And then out of the blue, so to speak, I saw the flash of a Northern Parula. This was a bird I had seen on the weekend before at Columbus Park – and I will try to be back shortly with that report as I managed to get better images in much better light. This warbler has been showing up in various locations around the Chicagoland area the past week and it was still early on Wednesday. I was about finished with my walk when I noticed the bird was working along the riverbank and I followed it until I managed to barely grab these images. This bird seemed to prefer foraging in old logs.

I am always good for a quick White-breasted Nuthatch.

Blue Jays are starting to show up again. I have heard them on occasion all winter but now I am just beginning to see them.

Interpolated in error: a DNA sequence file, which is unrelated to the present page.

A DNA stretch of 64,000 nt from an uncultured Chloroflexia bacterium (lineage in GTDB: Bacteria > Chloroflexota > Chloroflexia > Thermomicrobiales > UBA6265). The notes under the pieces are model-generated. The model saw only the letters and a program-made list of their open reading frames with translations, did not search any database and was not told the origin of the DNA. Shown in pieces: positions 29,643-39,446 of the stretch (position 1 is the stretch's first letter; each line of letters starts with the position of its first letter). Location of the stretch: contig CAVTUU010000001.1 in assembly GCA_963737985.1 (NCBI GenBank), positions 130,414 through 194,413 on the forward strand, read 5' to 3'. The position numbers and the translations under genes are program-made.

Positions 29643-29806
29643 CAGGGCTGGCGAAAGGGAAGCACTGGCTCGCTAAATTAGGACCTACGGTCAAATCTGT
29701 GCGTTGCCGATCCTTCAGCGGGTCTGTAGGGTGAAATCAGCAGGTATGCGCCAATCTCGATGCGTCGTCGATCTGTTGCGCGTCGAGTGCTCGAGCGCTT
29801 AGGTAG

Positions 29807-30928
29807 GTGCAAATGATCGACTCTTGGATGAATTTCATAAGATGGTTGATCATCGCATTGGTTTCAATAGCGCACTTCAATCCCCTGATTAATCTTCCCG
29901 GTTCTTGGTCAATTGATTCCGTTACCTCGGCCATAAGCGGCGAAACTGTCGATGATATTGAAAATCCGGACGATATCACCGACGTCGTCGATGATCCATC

Beyond that, a couple Mallard drakes for good measure.

And one more of the Northern Parula.

I will try to be back soon as I try to keep space on the old hard drive free for inevitably more photographs. It’s going to be a rather busy week as I keep practicing for the Spring Music Festival so I am not making any promises, but a rainy morning forecast helps the blog efforts.

I would also like to dedicate this post to the memory of my former first-alto Alice Muciek who was a force for nature and music, in whose memorial service I will be singing with the Unity Temple Choir this afternoon.

Going Back a Bit

I have been out locally the past two weeks and there is much to post about, but I thought it might be time to take a historical break. These pictures are all from October 19th at the Portage. Only a little over a month ago, there was still more color among the birds than the leaves. I spent a lot of time with this Nashville Warbler.